It has been well established that consent from parties is a prerequisite to an arbitration.This characteristic of an arbitration ensures that it is only the parties to an arbitration agreement that would be the parties between who arbitration shall commence against. However, over time we have seen different doctrines or legal theories developed such as the group of companies’doctrine, the concept of agency, the reliance theory, that have been used to make a non-signatory a party to an arbitration.
What is the Group of Companies’ Doctrine?
Each company being a separate legal entity has separate legal rights and liabilities. Even if a company is an affiliate, it still retains its characteristic of being a separate legal entity. Therefore, an agreement made by one company of the same group cannot be binding on another company that is an affiliate of the parent concern. However, through the group of companies’ doctrine an arbitration agreement entered into by a company, being one within a group of companies, can bind its non-signatory affiliates or sister or parent concerns, if the circumstances demonstrate that the mutual intention of all the parties was to bind both the signatories and the non-signatory affiliates.
The group of companies’ doctrine was first established through the case of Dow Chemical v.Isover Saint Gobain. In India, the group of companies’ doctrine was first invoked by the Supreme Court in the case of Chloro Controls India (P) Ltd. v. Severn Trent Water Purification Inc., with respect to an international commercial agreement.Through this article, we shall be discussing a recent decision of the Supreme Court in Mahanagar Telephone Nigam Ltd. vs. Canara Bank & Ors.whereby the group of companies’doctrine was invoked by the Supreme Court to bind a non-signatory to the arbitration.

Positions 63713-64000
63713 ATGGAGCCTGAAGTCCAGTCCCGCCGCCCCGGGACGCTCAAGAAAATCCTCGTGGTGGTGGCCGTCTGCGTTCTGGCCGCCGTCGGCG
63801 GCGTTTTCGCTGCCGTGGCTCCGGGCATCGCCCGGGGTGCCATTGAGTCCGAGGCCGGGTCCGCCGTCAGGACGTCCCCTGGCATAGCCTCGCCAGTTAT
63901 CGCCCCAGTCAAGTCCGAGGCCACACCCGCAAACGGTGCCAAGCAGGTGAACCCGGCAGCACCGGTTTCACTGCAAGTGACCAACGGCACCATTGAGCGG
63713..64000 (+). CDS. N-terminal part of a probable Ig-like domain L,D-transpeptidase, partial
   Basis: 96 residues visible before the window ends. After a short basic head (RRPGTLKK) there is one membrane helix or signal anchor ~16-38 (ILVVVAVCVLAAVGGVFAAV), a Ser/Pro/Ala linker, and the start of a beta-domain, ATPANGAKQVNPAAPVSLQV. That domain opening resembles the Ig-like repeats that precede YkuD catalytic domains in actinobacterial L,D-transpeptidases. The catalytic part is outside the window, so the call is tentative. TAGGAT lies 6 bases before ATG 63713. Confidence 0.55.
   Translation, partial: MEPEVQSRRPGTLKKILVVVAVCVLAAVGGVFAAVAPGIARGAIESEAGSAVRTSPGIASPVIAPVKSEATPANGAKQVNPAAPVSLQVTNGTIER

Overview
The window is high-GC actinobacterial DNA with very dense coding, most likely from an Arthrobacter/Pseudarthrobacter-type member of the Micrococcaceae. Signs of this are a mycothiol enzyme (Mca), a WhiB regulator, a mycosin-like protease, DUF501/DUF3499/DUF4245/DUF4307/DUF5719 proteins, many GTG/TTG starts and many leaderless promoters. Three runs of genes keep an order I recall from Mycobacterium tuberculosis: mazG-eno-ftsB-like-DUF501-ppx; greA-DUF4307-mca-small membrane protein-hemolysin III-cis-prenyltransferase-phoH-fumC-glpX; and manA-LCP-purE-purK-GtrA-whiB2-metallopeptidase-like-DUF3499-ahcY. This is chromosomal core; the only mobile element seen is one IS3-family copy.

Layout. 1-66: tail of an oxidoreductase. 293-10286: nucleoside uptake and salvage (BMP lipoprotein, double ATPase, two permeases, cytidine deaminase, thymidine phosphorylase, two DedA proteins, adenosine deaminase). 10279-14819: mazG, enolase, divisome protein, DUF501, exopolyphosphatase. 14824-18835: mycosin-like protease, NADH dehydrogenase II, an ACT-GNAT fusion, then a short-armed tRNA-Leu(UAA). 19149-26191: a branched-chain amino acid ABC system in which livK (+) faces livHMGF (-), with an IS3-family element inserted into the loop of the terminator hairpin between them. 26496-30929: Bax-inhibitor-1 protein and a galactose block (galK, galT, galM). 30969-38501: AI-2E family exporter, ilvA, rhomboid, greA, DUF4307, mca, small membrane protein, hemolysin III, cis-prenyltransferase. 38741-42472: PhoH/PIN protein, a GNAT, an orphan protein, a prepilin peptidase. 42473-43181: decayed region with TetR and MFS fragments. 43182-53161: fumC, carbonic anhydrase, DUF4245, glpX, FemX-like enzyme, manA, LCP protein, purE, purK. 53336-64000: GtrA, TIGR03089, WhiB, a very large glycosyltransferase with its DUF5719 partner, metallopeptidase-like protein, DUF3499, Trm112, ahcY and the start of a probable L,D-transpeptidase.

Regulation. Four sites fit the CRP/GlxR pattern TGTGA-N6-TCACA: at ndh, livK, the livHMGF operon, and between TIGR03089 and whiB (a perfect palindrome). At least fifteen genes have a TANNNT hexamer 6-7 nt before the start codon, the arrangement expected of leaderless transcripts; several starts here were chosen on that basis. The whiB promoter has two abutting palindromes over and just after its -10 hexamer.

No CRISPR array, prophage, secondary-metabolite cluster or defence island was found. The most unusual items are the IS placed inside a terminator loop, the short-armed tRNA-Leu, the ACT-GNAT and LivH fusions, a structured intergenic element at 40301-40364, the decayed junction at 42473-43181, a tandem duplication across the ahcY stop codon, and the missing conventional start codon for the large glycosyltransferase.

In 1992, Mahanagar Telephone Nigam Limited (“MTNL”) floated 17% non-cumulative secured redeemable bonds worth Rs. 425 crores. On February 10, 1992, after executing a Memorandum of Understanding with Can Bank Financial Services Limited (“CANFINA”), MTNL placed bonds worth Rs.200 crores with CANFINA through the form of a fixed deposit (“Bonds”).CANFINA paid around Rs. 50 crores of the fixed deposit, however, since the balance amount was yet to paid, MTNL serviced the Bonds to a partial extent.
Soon after the Bonds were subscribed, there was an outbreak of a security scam which led to a collapse of the secondary market in shares, security, and bonds. One of the consequences of the security scam was that CANFINA was facing a liquidity crunch and as a result, Canara Bank, being the parent concern of CANFINA, purchased a face value ofRs. 80 crores worth of Bonds issued by MTNL from CANFINA. Canara Bank upon purchasing the Bonds from CANFINA requested MTNL to register the Bonds in their name, however MTNL refused to do the same. It was only on February 16, 2019, that MTNL informed Canara Bank that it had registered a part of the Bonds having a face value of Rs. 40 crores in favour of CANFINA, however, MTNL had retained the bond instruments due to a failure on part of CANFINA to deposit the balance money. Subsequently, MTNL cancelled the Bonds on October 20, 1993 on the ground that that the letters of consideration were with CANFINA. Being aggrieved by the actions of MTNL, Canara Bank filed a Writ Petition to challenge the cancellation of the Bonds, wherein CANFINA was arrayed as a proforma party.